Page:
Senior State Department official hikes Exit Glacier in Seward, Alaska, August 2015 (Photo via DipNote)

So it’s a great scene setter for me. I returned to Anchorage yesterday after the seward trip. I met with a series of people, including students at the University of Alaska. Today, I’ll be going out to Alaska Command to talk about our U.S. leadership efforts in the Arctic Council, doing a couple of interviews both on TV and with the press, and most importantly, speaking to all of you today.

GLACIER is going to be a historic event. The media outlets up here have been promoting not just the conference, but in particular, the fact that our final speaker on Monday will be the President of the United States. Even beyond that, he is coming in for the GLACIER conference, but I think as everybody knows now, he’s going to spend some time in Alaska and he will be the first president – the first sitting president to visit the American Arctic, going above the Arctic Circle here in Alaska.

We have a jam-packed day on Monday. There’ll be an opening plenary session with senior officials, leadership from Alaska and Alaska native groups speaking to the entire session. Secretary Kerry, Dr. John Holdren, the science advisor to the President will speak, and then the ministers will be involved in a track for the remainder of the day covering various topics, talking about the challenges in the Arctic. And the other participants – the 300 or so other participants in addition to the delegations will be broken down into two separate tracks which will cover various issues throughout the day as well. Everybody’s brought back together at the end of the day for the final plenary session, at which time we’ll have the President speak to us and we’re all, as I said, very excited about that.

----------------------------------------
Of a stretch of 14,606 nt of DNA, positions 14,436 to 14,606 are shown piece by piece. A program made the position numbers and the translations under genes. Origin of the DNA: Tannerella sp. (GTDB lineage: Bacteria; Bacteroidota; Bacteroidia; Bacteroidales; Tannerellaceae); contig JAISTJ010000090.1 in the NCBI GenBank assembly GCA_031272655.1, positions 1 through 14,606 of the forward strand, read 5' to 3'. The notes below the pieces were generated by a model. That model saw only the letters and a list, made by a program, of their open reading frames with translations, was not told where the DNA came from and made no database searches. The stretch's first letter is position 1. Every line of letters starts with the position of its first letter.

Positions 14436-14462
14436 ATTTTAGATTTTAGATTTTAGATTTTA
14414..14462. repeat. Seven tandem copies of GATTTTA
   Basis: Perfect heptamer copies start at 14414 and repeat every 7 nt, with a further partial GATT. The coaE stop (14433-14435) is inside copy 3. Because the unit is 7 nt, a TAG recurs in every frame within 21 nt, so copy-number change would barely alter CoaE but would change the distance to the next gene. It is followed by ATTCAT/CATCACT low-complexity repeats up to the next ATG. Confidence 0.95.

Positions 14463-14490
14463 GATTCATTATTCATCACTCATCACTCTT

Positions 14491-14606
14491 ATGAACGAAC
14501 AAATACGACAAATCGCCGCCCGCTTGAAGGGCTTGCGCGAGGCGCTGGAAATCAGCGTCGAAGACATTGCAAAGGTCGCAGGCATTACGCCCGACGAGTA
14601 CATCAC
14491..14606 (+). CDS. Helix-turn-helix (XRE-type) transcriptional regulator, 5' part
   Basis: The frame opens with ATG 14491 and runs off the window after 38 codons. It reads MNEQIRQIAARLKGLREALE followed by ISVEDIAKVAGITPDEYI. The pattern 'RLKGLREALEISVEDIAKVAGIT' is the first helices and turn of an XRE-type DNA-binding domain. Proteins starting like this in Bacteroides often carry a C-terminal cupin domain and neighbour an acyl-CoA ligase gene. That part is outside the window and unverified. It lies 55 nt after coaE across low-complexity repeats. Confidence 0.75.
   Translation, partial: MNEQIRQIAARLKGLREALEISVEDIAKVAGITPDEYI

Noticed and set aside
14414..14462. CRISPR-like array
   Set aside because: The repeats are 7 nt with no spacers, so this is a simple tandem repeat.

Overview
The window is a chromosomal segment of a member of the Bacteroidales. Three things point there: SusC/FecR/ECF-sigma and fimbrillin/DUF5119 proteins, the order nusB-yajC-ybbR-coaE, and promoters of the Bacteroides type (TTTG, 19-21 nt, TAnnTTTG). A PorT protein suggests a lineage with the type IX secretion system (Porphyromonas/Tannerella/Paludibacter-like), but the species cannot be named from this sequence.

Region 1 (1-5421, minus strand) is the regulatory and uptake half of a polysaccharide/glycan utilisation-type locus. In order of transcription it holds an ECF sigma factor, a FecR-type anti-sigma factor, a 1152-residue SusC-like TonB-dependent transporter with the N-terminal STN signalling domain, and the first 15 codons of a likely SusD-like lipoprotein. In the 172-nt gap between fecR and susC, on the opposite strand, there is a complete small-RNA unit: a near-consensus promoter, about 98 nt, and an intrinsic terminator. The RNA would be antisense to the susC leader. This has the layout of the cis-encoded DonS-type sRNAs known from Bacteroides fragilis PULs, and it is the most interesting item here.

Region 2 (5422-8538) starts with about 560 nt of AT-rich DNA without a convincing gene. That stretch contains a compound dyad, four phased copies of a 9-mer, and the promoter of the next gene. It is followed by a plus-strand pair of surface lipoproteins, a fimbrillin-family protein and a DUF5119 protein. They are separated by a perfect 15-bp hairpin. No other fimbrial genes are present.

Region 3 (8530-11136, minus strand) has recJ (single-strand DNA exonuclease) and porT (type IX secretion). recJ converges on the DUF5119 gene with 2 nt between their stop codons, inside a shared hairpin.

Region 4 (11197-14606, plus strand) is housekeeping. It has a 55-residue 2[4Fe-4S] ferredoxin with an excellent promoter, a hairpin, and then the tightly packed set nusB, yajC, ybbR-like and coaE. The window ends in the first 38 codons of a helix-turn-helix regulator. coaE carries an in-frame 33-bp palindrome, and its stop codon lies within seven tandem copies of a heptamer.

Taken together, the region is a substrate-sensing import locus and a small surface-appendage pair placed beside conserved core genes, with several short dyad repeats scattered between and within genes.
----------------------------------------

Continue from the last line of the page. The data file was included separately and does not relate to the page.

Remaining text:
This is obviously a very significant event for Alaska, but I think it’s also a significant event for the world. Whenever the United States gets involved in a project, whenever the United States puts its focus on problems or issues, there is usually action that occurs. And as an individual, as an American, as a retired Coast Guardsman, an employee of the State Department, I could not be more excited that we are now gaining this focus on our Arctic challenges all brought together here in this wonderful conference that’s going to occur on Monday.

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According to his brief bio, Adm. Robert J. Papp Jr., USCG (Ret.) became the U.S. State Department’s special representative for the Arctic in July of 2014. Prior to his appointment, Papp served as the 24th Commandant of the U.S. Coast Guard, and led the largest component of the Department of Homeland Security. We are aware of no other Senior State Department official who also previously served as a retired Coast Guardsman.